i have the 635 and will be getting the 640.
    Something most reviews didn’t mention is that the 635 has an incredibly clear and loud speaker, which totally transformed the utility of my phone since my hearing isn’t the best.
    The driving navigation is great also

    • skittle

      I got my wife a 635 and I was surprised at how clear the sound is. Great phone for her. Within a few days she has totally adopted it :)

  • susan

    it looks like it does support band 12, thanks jamsx1.
    RM-1073 fcc comments: “This device may be produced for Part
    27 operation with and without LTE Band 12 and/or 17 functionality by
    deactivating cellular band functions permanently by firmware only”
    So I guess the same phone could be good for both AT&T and tmobile.

  • OnlyOne509

    So no XL version for T-mobile?

  • susan

    i think AT&T has the XL version exclusively for the first few months

    • Yep. At least through the spring.

  • The LTE bands for this model, a single SIM model, are wrong. The only LTE band in the Americas that is supported on the single SIM Lumia 640 is Band 1 (2100). Band 7 is a European band. The other bands – 2, 4, 5, 12 and 17 – are not on the phone, based on info on Microsoft’s web page.

    Customers in North America would be better off getting the dual SIM model – that supports ALL worldwide LTE bands currently in use, although Wi-Fi Calling is not available.

    • qmc

      Band 1 isn’t used in the Americas. My assumption is the MS page will be updated as these are announced on US carriers. That is probably for an international model.

      • I believe South America, where Brazil is located, is part of the Americas.

    • Bill Berry

      Can someone explain to me why Band 1 isn’t the lowest frequency and Band 17 the highest on the totem pole? It’s like the Lumia naming…there are now the following series…400, 500, 600, 700, 800, 900, 1000, 1300, 1500. For the most part, this makes sense, but where it loses me is when we get into the 4, 4.3, 4.5, 4.7, 5.0, 6.0 inch displays and what’s under the hood…for example what happened to the Lumia 1525? One needs a program guide to keep up with all the varying display sizes, display ppi’s, camera pixels, and last but not least the carriers. Seems today it makes sense to buy a Verizon Wireless device, unlock the darn thing so it can run on all three carriers and their respective MVNOs.

      • The FCC and their international counterparts have a way of doing stuff like this. Band I is 2100, which is actually in the middle of the spectrum. The lowest spectrum currently in use is Band XII, which is the 700 Block A spectrum. Band 13 uses Block C of the 700, and Band XVII uses 700 Blocks B and C.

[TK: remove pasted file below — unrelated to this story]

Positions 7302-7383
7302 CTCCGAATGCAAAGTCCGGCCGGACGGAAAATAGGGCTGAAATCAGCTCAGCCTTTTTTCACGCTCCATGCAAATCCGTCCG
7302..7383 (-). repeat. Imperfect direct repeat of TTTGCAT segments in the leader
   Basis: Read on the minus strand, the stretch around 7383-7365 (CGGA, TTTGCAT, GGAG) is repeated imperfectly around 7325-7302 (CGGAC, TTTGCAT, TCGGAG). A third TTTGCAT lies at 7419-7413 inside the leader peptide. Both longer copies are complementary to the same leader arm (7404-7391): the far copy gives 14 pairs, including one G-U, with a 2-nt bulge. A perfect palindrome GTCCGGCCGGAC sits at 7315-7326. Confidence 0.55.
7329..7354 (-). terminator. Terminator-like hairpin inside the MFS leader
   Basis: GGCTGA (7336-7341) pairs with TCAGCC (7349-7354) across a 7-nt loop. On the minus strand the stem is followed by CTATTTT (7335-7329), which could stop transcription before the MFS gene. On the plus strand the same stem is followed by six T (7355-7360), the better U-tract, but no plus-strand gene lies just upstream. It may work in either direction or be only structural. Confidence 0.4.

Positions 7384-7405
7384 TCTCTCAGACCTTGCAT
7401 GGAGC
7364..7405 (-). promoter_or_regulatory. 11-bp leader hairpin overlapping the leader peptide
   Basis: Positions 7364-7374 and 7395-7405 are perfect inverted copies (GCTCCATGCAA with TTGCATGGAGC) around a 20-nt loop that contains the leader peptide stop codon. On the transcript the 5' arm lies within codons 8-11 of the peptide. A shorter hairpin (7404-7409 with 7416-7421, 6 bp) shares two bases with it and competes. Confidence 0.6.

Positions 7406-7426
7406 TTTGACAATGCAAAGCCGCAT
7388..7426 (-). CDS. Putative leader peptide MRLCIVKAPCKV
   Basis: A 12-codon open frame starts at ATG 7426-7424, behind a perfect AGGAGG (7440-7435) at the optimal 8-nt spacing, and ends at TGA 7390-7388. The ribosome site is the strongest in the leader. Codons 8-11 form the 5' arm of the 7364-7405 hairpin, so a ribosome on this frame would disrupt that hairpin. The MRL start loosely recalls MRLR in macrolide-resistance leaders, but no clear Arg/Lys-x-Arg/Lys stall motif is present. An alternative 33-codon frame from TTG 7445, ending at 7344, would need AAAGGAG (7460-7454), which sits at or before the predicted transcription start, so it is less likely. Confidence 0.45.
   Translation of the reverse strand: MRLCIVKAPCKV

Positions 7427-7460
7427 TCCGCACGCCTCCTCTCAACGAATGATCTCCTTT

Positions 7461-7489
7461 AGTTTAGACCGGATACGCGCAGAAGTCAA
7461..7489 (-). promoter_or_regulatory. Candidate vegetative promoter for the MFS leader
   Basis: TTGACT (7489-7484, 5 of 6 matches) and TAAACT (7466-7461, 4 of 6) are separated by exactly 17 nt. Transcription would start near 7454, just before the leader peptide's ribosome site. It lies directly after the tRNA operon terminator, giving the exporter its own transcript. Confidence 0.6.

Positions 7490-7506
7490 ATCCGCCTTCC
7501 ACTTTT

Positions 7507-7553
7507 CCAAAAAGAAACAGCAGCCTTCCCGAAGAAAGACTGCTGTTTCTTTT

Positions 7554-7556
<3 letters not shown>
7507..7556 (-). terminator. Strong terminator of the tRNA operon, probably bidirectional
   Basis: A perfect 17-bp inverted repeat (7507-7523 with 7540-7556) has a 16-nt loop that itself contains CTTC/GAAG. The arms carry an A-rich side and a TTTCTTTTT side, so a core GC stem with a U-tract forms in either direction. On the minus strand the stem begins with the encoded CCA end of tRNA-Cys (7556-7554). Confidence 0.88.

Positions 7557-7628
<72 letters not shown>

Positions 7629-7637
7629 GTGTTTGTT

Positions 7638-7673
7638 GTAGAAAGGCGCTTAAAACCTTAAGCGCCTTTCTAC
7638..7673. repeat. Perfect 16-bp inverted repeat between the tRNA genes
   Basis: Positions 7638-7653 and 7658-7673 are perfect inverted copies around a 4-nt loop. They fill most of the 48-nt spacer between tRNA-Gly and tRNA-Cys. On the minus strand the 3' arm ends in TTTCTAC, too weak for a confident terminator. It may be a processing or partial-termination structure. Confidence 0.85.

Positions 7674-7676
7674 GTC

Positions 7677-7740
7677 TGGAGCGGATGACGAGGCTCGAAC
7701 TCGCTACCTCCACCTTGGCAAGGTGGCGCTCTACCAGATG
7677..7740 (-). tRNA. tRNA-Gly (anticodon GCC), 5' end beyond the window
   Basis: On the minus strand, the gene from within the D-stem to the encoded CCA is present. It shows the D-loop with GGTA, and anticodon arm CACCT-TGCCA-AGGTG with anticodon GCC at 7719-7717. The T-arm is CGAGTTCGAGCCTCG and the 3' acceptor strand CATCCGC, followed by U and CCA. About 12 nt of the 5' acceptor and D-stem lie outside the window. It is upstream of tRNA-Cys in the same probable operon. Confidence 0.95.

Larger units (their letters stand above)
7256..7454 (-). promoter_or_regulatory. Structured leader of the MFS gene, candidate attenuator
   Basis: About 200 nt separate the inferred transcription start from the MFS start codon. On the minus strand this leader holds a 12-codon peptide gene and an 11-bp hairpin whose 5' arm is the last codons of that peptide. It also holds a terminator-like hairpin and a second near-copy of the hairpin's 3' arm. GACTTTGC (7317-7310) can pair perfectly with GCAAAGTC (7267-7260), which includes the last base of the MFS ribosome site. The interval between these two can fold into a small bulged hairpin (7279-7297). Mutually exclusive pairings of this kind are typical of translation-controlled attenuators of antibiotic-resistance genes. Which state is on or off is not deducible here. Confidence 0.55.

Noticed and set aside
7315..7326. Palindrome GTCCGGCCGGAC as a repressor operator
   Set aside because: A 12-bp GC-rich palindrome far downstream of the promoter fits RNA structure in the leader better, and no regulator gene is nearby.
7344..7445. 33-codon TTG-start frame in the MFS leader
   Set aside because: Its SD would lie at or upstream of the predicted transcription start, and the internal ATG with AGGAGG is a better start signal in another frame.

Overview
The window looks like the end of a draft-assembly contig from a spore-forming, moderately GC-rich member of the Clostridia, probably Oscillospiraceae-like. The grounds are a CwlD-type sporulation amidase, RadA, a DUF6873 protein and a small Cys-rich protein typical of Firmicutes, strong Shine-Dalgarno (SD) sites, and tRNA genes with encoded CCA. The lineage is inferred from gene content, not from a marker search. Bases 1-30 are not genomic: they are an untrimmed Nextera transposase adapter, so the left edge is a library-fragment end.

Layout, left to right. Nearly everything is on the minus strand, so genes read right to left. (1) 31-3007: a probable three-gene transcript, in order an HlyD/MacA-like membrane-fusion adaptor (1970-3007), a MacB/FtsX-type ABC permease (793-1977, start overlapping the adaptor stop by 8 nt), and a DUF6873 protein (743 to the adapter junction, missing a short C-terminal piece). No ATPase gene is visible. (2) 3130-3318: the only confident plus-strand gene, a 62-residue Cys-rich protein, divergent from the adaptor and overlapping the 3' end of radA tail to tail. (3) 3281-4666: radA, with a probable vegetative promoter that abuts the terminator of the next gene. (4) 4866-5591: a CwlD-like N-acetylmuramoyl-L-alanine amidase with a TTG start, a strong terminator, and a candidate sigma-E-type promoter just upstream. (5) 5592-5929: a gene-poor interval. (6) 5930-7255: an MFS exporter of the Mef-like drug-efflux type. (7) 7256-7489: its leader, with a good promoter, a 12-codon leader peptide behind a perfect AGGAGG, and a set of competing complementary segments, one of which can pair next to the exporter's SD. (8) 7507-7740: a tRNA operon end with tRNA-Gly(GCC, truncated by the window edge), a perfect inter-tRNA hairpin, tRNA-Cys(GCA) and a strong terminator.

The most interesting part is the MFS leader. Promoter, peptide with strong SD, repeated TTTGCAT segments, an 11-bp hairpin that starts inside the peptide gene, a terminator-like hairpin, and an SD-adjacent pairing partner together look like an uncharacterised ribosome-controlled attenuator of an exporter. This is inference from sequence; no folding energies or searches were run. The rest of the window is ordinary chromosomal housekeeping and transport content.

That’s a question I believe someone in radio or television can answer a lot better than I.

  • jim

    Fantastic news. I cant wait for the 640 but I wish they carried the 640XL. I would happily pay more money to get a phone that supported all North American gsm/LTE bands.

  • Mike Thaler

    I had thought ALL phones being sold in 2015 would be able to access ALL TM bands. Why the exception here – or will it be upgradable?
    My next phone will be an Android – only because I don’t want to go thru the learning curve of another OS. Do these phones have a replaceable battery and memory card slot?

    • Ordeith

      Yes to the last question, but if you already decided against it why does it matter?

      • Mike Thaler

        I believe that IF TM requires ALL its suppliers to provide phones with ALL its freq. – it would be easier for a mfr. to also incl. the freq. in its whole line. and for TM to offer users more choices.
        It appears that LG may be the only mfr. left to have a high end model with a replaceable battery. The cynic in me says this is planned obsolescence – gently requiring users to get a new phone every 24-30 months – the lifetime of most batteries.

  • Mo

    Cant i buy an att 640 XL and unlock it for tmobile?

    • 640 xl does not have the t-mobile AWS or LTE frequencies in it

      • The Dual SIM version of the Lumia 640 XL does. It has bands 2, 4, and 12 in addition to ten other LTE bands.

    • No. You’re gonna have to buy a completely unlocked version, or wait until summer at earliest to get one from T-Mobile. I have no doubts that this will not remain AT&T exclusive before late September.

  • Bill Berry

    Okay, I have two questions…does anybody or any source know what in the devil happened to the Lumia 1520’s successor the Lumia 1525? T-Mobile we were told would receive this device then later we learned everybody would receive it and POOF no more info on this device. #2 – There seems to be a push towards these limited internal memories of either 4GB and 8 GB and the addition of micro SD up to 128 and either 512MB or 1GB RAM in all these devices. Given a choice I prefer more RAM but as long as there is the micro SD card in these Lumias does it matter how much on-board internal memory there are for applications? Something akin to those of us employed EXT2/3/4 on our Android micro SD cards…. Thanks!

    • Ordeith

      Most of your apps can live on the SD card with Windows Phone. You can also keep your media and documents there. With a decent speed and sized SD card your internal memory would only need to be used for the OS and little else.

  • SilentRick

    Whatever the price is, it will not doubt be twice what everyone else is charging.

  • Obviously, T-Mobile has the information on this device wrong. I read on another post where an HTC honcho had to correct erroneous information T-Mobile had about the bands of their One M9 for Windows and Android devices.